Lately there's been a decent amount of progress behind the scenes. I basically got the front clip figured out and the fenders/hood mostly in place. Now is time to switch gears so to speak and move on to something else. I think it is now time to finish the chassis and mechanical systems. To aid in this, I stripped down the body as much as possible, including removing the doors. I will eventually be doing some sort of hillbilly rotisserie for better welding access, so the less weight the better.


I currently still have the engine/trans in place, but that will be removed as soon as I get a buddy to help me out with it.
 

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Discussion Starter #14
So lately I decided it would be more fun to get the engine running. To do this, I started on my custom ECU. I am not using the factory ECU because it is not known for playing nice with engine mods/simplifications. Plus I like electronics projects and this seems like a fun learning experience. I basically want to make something that is clean, has everything I need and nothing I don’t. Here’s the setup:

  • Engine position from 12 bit capacitive rotary encoder (adapts directly on distributor shaft). This gives 4096 steps per engine cycle which could be further refined with extrapolation between steps.
  • 6 spark outputs set up for LS coil packs
  • 6 injector outputs for high impedance injectors.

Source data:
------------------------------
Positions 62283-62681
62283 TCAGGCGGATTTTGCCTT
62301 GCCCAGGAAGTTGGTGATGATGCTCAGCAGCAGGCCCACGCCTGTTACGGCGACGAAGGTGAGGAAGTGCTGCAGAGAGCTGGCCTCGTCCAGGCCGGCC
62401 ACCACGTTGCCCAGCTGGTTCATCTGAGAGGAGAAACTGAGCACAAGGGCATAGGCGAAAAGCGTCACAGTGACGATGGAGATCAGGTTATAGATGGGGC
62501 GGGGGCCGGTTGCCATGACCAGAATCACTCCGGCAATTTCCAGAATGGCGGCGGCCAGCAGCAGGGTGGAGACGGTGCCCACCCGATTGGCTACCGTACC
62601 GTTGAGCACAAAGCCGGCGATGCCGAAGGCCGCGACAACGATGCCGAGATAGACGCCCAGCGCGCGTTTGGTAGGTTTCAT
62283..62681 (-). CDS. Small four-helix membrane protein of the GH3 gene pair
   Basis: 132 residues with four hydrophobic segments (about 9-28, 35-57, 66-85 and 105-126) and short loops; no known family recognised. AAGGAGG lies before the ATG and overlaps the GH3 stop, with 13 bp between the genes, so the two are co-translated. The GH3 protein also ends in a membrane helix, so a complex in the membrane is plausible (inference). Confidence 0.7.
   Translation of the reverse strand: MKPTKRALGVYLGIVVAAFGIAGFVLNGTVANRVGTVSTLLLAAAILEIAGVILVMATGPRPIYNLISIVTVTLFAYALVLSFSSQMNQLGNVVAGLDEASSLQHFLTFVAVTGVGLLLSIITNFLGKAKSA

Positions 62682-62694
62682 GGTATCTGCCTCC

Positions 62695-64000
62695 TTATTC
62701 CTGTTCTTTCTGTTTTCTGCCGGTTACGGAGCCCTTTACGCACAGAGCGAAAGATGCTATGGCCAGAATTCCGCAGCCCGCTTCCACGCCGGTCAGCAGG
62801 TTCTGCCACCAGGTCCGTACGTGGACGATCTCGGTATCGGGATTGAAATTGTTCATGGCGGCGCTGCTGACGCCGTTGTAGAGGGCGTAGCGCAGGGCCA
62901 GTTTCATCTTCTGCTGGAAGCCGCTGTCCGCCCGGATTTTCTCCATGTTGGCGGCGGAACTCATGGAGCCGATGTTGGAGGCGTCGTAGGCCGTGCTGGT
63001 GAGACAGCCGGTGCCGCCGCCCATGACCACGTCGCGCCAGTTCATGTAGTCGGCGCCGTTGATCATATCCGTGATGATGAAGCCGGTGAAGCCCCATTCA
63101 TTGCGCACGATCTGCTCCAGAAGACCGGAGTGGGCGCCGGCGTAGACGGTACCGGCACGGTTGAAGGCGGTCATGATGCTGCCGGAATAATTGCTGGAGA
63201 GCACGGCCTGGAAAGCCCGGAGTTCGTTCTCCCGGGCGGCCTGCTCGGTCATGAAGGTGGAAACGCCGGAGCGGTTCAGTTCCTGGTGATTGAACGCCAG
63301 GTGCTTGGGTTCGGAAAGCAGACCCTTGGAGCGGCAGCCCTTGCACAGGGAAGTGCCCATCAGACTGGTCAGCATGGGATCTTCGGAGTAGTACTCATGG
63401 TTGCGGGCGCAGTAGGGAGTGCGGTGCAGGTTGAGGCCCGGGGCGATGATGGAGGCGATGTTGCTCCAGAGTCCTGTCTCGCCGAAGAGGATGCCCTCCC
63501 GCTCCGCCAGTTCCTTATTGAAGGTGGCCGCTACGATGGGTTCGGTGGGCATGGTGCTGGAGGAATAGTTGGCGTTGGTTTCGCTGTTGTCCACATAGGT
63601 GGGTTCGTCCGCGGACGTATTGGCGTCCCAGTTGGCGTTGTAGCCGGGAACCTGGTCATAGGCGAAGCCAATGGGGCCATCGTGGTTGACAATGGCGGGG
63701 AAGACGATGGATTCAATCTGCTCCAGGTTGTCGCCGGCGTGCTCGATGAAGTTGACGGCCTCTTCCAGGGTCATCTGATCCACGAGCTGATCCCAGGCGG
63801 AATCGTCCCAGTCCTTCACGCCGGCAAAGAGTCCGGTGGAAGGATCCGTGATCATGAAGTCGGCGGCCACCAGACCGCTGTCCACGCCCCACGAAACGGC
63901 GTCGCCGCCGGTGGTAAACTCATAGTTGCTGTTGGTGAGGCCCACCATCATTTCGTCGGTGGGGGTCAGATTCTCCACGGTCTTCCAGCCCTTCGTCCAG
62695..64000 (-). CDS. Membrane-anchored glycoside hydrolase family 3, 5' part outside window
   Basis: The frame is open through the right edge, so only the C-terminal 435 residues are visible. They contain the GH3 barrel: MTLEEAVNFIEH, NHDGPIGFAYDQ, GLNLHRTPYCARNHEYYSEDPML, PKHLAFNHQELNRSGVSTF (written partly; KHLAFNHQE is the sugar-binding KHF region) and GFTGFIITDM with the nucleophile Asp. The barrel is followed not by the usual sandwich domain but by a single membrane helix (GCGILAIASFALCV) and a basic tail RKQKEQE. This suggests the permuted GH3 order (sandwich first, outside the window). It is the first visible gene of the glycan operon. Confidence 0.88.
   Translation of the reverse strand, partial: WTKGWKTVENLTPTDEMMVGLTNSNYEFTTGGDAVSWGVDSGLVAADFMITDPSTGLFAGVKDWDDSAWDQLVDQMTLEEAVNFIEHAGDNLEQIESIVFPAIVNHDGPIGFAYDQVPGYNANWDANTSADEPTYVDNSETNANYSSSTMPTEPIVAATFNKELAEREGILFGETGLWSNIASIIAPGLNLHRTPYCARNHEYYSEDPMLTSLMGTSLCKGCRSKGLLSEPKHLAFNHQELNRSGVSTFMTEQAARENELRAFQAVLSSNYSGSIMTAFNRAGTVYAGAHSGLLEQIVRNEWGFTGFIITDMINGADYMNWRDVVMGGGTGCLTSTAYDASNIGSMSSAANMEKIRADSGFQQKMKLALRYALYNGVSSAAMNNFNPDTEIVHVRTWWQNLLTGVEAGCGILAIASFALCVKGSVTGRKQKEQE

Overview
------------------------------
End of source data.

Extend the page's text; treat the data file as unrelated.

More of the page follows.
• 1 knock sensor interface
  • 1 on-board wideband O2 interface set up for Bosch LSU4.9 sensor
  • MAP sensor input (0-5V style)
  • MAF/IAT sensor input
  • Coolant temperature input
  • Oil pressure input
  • PWM output for IAC
  • PWM output for boost controller
  • CAN bus interface
At this point, the circuit board design is complete and I placed an order for 10 bare PCBs, which should arrive early next week. Here’s what the boards will look like:







It’s hard to tell from the pictures, but the overall size of the board is 3″x2.25″, so smaller in area than a credit card. My plan is to mill a two part aluminum housing. One part will be dished out with a hole for the connector. The board will mount in this and will be potted in epoxy leaving only the programming header exposed. The second part of the housing will close up the back of the first part and will have the mounting holes. This unit will mount on the engine block where a mechanical fuel pump would be if there was a mechanical fuel pump.
 

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Discussion Starter #15